Good morning New Zealand. Waking up in another country is always strange. No matter how often I’ve been away from home or how long I’ve longed for this journey really comprehending that I’m on the road again only comes when I’m in the plane and wake-up the next morning in the country I’ve been longing to go to for such a long time. Up until then it’s just a beautiful daydream.
This time it’s the same and has mainly to do with to long period between my idea to hit to road again and finally hitting it. The idea came to me fourteen months ago. In Spain, which probably wasn’t a coincidence. Mickey and I were sitting on a little terrace on a small square in Zarrautz; far away from all the tourists. We just sat there, with a glass of cold, red wine and some tapas. Looking at all the kids that were playing in the square, while their parents were watching with a glass of wine as well. It was one of those moments that I wondered why I live in such a stressed out society as the Netherlands, where everybody runs around like crazy and locks themselves up in their home in the evening. Wasting their lives away with watching television. If people in Spain, Italy, Australia, South-Africa and Central America can lead a relax life, why should we in Western Europe run around like crazy?
The whistle of birds
Fourteen months after having these thoughts I’m lying in my bed in New Zealand. Crickets chirping me to sleep in the evening, the whistle of birds wake me up next morning. Early next morning, thanks to our little jet-lag.
But we don’t care about that now. Orewa’s beach is awaiting. And the good thing is: early mornings have beautiful light in contrast to mid-day when the sun bleaches out the colors of the trees, flowers and houses.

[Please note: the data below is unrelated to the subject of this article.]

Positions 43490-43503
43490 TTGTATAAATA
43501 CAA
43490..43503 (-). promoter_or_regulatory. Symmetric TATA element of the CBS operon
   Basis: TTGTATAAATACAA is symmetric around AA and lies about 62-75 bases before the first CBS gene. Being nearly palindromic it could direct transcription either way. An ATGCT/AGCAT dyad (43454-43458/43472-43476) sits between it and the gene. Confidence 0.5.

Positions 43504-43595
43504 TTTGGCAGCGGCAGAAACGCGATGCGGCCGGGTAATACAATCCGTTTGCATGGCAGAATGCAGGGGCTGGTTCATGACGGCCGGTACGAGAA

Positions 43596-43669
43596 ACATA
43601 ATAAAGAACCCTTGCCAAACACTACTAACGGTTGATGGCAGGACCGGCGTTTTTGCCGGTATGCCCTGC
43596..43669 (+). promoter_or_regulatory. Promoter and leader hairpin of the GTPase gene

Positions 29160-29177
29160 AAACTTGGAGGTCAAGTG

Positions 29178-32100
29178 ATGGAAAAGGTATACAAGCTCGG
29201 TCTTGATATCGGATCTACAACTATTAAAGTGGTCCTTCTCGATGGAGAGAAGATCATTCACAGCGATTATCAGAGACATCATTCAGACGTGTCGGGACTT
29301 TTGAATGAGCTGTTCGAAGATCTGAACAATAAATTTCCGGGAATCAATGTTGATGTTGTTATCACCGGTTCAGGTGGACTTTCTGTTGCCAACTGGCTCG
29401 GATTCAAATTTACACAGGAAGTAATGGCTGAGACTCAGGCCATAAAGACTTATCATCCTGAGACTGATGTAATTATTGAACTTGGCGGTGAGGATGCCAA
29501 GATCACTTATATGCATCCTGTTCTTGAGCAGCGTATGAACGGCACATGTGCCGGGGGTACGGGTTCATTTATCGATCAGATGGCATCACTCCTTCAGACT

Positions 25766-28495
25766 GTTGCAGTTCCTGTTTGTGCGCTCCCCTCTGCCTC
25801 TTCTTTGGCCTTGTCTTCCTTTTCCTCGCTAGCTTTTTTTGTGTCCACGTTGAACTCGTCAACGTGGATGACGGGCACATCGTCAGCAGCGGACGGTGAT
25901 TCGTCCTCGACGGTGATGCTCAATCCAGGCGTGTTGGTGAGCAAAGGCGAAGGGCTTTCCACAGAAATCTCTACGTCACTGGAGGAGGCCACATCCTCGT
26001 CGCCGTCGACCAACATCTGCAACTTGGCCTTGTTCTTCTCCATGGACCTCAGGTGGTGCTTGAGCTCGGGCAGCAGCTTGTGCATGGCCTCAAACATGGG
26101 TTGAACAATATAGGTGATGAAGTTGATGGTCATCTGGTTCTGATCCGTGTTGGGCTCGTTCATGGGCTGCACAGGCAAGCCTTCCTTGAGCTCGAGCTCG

Armed with our camera we walk into Orewa and discover that it’s a combination of a trailer camp, high class suburb and a retirement home. The picturesque place was the birth ground of Sir Edmund Hillary; the first human being to set foot on the top of the Mount Everest. A statue in the middle of town keeps the legendary mountaineer alive. Nowadays it’s one big holiday resort and at the same time a nice escape for the retired Kiwis, who walk up and down the streets with their white legs underneath their white pants or running up and down the beach to keep their.
Reason enough for real estate agencies to place a board on every street corner with their smiling head on it, guided by a bunch of houses that are for sales: especially for the elderly.
Where the beach is filled with running, grey, old people, the water is the domain of the surfers. A big breeze continuously blows on Orewa’s shore, making it a popular spot for wind and kite surfers. We watch and admire them and decide that – whatever happens – we want to be on a kite-board somewhere this trip. We know how to ride a wake-board, we know how to kite, how hard can kite-boarding be?
What is hard, is deciding where to go next. Fall will take over from summer within a month and a halve. If we want to see the Southern Island in all his beauty, we should head over there now. But the North part of the Northern Island – with all the beautiful bays and dive options – is calling our name as well. We stare out are map. Again and again. Then we decide to put it aside and to open up a bottle of rose. The answer will present itself somehow….
I wrote this story in 2008; now I'm finally taking the time to translate it into English.